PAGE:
By Duncan Johnstone
Sherman Williams says he's ''no stepping stone'' in boxer Joseph Parker's rapid rise in the heavyweight division.
The two squared off yesterday for a media conference ahead of their October 16 clash in west Auckland and Williams was full of the sort of verbal sparring associated with the division.
At the age of 41 and with 17 years in the professional ranks, the chunky chap from the Bahamas reckons he's earned the right to talk the talk. With 36 wins in 52 fights and being knocked out just once, he also feels he's walked the walk.
''I'm going to bring vicious lefts, vicious rights ... I'm going to do whatever it takes to take these titles from Joseph,'' Williams declared with New Zealand's Parker putting his WBO Oriental and PABA titles on the line.
''Joseph is a very good boxer, he's a great athlete and I actually like the guy. He has a good attitude, he has a good personality. But come October 16 it's going to come down to who wants it more, who has the better condition and who has the experience to take out the job.''
Williams isn't surprised by the fast-track Parker finds himself on.
While some critics worry the 22-year-old is being rushed, Williams says it's what happens when promising youngsters get big backing behind them. But, he points out, boxing was the most brutal of sports where inadequacies could be exposed.
''So far from what I've seen and know, Joseph is a good athlete, he has a lot of natural attributes. But boxing is boxing; boxing aint rugby, boxing aint football, boxing aint baseball, boxing is an animal of its own. I've been in it for a while and I consider myself a lion in the ring.
''Joseph is in a good position as a young fighter coming up - he has Duco behind him, he has a lot of money behind him and normally they move in this fashion.
''But I'm no stepping stone. I've come to fight. So the fight is signed, the fight is made and if they aren't sure what they are doing, it's too late because come October 16 I intend to deliver big time.''
Williams is thrilled to get this shot at Parker after their original fight, scheduled to be on the undercard to Wladirmir Klitschko's world title fight in Germany in April didn't eventuate.
Williams was thrown out of Klitschko's camp after differences of opinion and sent back to the Bahamas. He said his problems lay with Klitschko and not Parker, he certainly wasn't running scared.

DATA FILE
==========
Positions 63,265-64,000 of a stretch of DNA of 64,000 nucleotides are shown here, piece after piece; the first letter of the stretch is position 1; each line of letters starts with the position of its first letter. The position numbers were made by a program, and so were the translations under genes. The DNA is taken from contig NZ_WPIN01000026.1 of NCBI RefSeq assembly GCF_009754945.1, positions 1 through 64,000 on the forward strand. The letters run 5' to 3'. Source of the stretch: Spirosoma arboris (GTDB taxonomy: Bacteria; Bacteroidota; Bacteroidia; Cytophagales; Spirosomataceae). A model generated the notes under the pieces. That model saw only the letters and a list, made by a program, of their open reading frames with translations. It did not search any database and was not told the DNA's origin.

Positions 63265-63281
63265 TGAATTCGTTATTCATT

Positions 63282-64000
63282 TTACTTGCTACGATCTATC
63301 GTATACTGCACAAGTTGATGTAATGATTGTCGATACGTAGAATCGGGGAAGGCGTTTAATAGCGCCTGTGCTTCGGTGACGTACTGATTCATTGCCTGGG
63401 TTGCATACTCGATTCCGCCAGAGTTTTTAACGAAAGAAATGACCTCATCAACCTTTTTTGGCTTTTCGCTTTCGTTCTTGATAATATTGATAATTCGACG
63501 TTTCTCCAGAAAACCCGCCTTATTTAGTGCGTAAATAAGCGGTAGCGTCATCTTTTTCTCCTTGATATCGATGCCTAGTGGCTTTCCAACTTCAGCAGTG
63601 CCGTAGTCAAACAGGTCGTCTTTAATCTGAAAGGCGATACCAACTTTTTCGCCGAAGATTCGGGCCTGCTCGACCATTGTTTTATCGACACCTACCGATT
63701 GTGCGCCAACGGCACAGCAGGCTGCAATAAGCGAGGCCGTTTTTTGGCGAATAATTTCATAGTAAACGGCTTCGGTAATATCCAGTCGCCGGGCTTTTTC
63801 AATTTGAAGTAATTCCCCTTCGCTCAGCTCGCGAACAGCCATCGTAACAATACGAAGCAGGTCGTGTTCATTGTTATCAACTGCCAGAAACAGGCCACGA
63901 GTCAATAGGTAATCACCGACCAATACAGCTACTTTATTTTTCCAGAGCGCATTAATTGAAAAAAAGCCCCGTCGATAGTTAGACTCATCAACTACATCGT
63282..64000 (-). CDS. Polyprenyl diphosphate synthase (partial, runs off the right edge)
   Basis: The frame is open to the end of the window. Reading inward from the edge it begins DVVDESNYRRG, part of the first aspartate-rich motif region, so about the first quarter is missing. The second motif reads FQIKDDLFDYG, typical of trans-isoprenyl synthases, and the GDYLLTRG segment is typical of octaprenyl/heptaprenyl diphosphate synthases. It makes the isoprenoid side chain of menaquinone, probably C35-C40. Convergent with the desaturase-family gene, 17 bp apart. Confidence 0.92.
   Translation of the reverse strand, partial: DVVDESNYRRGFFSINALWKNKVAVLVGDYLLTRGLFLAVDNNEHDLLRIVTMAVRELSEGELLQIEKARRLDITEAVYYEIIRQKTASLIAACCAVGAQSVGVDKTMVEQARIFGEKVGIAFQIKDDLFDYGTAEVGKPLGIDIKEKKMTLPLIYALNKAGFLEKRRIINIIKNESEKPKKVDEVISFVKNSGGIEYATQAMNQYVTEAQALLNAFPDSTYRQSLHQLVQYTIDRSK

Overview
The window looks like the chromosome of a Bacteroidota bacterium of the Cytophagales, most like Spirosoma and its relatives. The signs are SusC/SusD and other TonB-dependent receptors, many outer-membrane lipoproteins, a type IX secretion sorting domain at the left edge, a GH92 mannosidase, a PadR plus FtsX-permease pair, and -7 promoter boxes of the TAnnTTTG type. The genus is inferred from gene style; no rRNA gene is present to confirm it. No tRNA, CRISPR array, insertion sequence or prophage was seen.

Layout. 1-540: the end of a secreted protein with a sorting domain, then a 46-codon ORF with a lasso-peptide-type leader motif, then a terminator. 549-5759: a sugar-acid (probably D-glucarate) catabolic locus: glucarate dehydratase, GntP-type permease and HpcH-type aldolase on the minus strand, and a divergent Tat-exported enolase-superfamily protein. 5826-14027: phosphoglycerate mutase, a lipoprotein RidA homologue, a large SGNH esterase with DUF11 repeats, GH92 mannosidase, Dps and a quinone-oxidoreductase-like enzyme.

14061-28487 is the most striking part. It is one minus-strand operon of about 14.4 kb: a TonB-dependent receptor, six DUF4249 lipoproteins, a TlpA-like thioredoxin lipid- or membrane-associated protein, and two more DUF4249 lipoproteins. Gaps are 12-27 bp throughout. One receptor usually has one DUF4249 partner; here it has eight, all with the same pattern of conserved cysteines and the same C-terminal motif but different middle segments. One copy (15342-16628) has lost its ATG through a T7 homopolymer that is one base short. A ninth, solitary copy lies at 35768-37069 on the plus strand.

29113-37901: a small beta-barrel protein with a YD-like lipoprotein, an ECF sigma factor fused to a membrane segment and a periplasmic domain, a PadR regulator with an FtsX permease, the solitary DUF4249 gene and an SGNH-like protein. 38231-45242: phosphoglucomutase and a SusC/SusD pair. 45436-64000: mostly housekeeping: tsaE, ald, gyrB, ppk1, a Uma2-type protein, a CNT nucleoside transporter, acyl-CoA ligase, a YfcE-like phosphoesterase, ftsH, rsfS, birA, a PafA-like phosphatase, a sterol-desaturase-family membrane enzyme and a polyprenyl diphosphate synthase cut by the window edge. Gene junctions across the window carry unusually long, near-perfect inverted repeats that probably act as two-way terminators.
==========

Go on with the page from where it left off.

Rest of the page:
He said getting this opportunity justified his belief that he had done nothing wrong in the eyes of the Parker camp.
But while Parker has gone on to fight three times since then and takes his career to 10-0 (9 KOs), Williams had remained inactive.
He had issues with a manager who failed to get him fights and he also had to deal with the deaths of his mother and mother-in-law.
''I've had some ups and downs, some personal issues to deal with. But I've continued to train and got my road work in and when the fight was confirmed I was straight into the gym. I'm always in the gym.
''I don't worry about the inactivity ... I've had that through my career. The way I see it, I'm the fresher guy.''
Parker said he was in a good space after his latest win over American journeyman Keith Thompson earlier this month. He had nothing but respect for the durable Williams and his training would reflect that.
Parker heads to Las Vegas tomorrow for a seven-week camp. He had already done major homework on Williams before their last scheduled fight.
He believed he was a better fighter since then and was looking forward to his fourth fight of a year where he will also squeeze in another bout, headlining December's Fight For Life promotion.
''I love keeping busy,'' Parker said.
''A lot of fighters have one or two fights a year and I think that's a bit dangerous. I think keeping busy you get a lot of experience. When I look back at the old days, a lot of fighters had nine or 10 fights a year.''